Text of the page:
CASSTOWN — Generally when you think of teaching youth safety, we often think about things such as crossing at crosswalks, not to run with knives, or “stranger danger.” But there are other areas of safety to consider when you live in a farming community.
The Miami East School district observed Farm Safety Week this week, dedicating each day to enlightening students about safety precautions that need to be taken whether they are working in agriculture, or near farmers and equipment.
Second graders were amazed by the different safety stations set up by junior and senior FFA members on Thursday. The younglings were empowered by their older mentors in grain, chemical, rural roadway, equipment, and plant safety.
“I feel like looking at the kids, you could just see that they kind of got it,” said Emma Linn, junior FFA member. “(It was) definitely a very positive experience. When I was in second grade, I liked the big kids coming down and teaching me things, because it’s like, ‘Oh, you need to listen to them, I think they know what they are talking about.’”
“I like working with the younger students … they surprise you with the knowledge that they know,” said Katie Bodenmiller, junior FFA member. “The fact that we are the big kids now is kind of cool, because I remember doing this when we were little.”
The students came up with the different safety stations based off what was done in previous years, and what students who live on farms experience daily. Bodenmiller is one of them.
“I’ve grown up on a farm and the kind of things I remember … I knew for sure what I was not to do,” Bodenmiller said.
“I didn’t grow up on a farm, but I remember (farm safety day) from second grade and was kind of awed by what they were demonstrating,” Linn said.
Tuesday was seatbelt awareness day. Drivers coming onto campus were checked to see if they were wearing a seatbelt. The reward for students wearing their seatbelts was a Smarties candy and those who were not – if you haven’t guessed — received a DumDum, and were requested to put their seatbelt on immediately.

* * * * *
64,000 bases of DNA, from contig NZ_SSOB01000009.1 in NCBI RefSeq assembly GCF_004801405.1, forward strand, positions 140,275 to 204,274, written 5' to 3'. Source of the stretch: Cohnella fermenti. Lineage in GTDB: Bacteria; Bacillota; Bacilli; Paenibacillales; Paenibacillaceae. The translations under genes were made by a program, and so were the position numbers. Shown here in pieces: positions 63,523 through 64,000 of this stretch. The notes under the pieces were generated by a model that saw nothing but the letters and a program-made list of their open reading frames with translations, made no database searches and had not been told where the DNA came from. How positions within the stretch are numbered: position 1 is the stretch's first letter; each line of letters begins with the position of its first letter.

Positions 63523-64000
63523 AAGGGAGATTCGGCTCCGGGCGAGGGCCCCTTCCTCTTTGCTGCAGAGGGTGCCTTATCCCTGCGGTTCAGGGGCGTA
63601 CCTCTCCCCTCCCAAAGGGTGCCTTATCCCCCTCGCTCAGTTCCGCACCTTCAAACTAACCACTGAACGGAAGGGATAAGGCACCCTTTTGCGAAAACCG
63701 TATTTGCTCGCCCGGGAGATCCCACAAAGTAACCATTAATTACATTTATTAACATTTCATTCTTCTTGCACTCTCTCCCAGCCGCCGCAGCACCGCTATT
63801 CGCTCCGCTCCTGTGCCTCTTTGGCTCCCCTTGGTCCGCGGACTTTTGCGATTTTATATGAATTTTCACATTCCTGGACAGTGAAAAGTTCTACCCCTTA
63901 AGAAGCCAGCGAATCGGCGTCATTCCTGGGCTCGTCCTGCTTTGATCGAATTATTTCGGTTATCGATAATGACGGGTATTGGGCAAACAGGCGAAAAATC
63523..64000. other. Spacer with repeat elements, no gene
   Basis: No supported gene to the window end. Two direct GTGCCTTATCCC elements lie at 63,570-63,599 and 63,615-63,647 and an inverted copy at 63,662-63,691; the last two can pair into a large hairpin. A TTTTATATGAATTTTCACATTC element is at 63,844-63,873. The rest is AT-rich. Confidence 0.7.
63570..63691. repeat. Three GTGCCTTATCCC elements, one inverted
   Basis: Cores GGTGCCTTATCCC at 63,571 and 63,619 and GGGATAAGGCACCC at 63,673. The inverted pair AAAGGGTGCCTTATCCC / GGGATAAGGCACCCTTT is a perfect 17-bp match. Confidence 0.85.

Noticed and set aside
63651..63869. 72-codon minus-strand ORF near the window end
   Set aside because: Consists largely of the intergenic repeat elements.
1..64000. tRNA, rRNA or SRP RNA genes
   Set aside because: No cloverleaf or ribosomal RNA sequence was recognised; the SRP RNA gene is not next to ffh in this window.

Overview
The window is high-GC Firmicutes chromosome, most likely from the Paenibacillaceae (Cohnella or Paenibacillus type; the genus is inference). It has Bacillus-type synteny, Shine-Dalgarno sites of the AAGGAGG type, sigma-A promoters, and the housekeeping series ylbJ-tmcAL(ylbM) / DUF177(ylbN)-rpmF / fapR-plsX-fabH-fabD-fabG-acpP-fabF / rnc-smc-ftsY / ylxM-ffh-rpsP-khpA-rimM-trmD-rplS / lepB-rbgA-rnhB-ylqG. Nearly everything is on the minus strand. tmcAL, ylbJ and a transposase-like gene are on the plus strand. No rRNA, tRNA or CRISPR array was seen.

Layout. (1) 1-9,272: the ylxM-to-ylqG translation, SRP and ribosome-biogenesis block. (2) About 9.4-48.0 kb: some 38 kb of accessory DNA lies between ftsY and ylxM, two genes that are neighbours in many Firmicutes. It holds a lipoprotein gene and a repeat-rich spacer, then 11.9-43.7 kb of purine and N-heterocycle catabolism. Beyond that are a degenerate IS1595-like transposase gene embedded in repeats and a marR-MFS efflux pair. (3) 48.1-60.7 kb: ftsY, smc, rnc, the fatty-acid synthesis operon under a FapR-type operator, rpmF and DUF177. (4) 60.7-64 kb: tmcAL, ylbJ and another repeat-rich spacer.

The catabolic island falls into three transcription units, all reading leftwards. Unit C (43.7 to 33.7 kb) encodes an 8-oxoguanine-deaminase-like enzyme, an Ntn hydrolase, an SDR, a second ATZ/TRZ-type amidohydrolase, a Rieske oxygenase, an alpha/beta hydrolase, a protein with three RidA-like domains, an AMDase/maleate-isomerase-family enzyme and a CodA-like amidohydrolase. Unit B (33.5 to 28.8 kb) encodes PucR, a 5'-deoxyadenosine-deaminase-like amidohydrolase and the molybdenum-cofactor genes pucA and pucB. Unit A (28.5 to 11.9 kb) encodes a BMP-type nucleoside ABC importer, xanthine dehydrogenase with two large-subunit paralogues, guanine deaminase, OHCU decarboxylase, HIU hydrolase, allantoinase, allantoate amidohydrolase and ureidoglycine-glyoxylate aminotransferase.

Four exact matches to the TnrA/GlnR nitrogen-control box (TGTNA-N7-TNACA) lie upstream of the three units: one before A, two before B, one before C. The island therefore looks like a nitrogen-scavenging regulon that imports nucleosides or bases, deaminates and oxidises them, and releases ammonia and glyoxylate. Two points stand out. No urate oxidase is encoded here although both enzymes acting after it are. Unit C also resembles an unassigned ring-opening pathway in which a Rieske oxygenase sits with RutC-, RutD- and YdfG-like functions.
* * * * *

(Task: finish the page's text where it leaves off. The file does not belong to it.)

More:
As a result, most students wore their seatbelts. There were over 55 drivers who were checked and only 15.8 percent did not wear a seatbelt, which was down from last year’s result of 17.7 percent.
Students with tractors drove their tractors to school on Wednesday during a two-hour delay for staff development. Because of the delay, the Drive Your Tractor to School Day took place that day between 9 a.m. and 9:35 a.m. Doing this brought awareness to the community on farmers who use the roads during harvest season. During this time, farmers share the road with motorists with slow equipment and can often lead to crash incidents.
Next week is National Farm Safety and Health Week, which was first officially recognized by President Franklin D. Roosevelt in 1944. The U.S. Department of Labor designates agriculture as the most dangerous industry to be in. Between 2003 and 2011, 5,816 agricultural workers died from work-related injuries in the U.S., with a fatality rate of 24.9 deaths per 100,000, while the fatality rate for all workers was 3.5.
Reach reporter Amy Barger at (937) 451-3340 or on Twitter @TheDailyCall.
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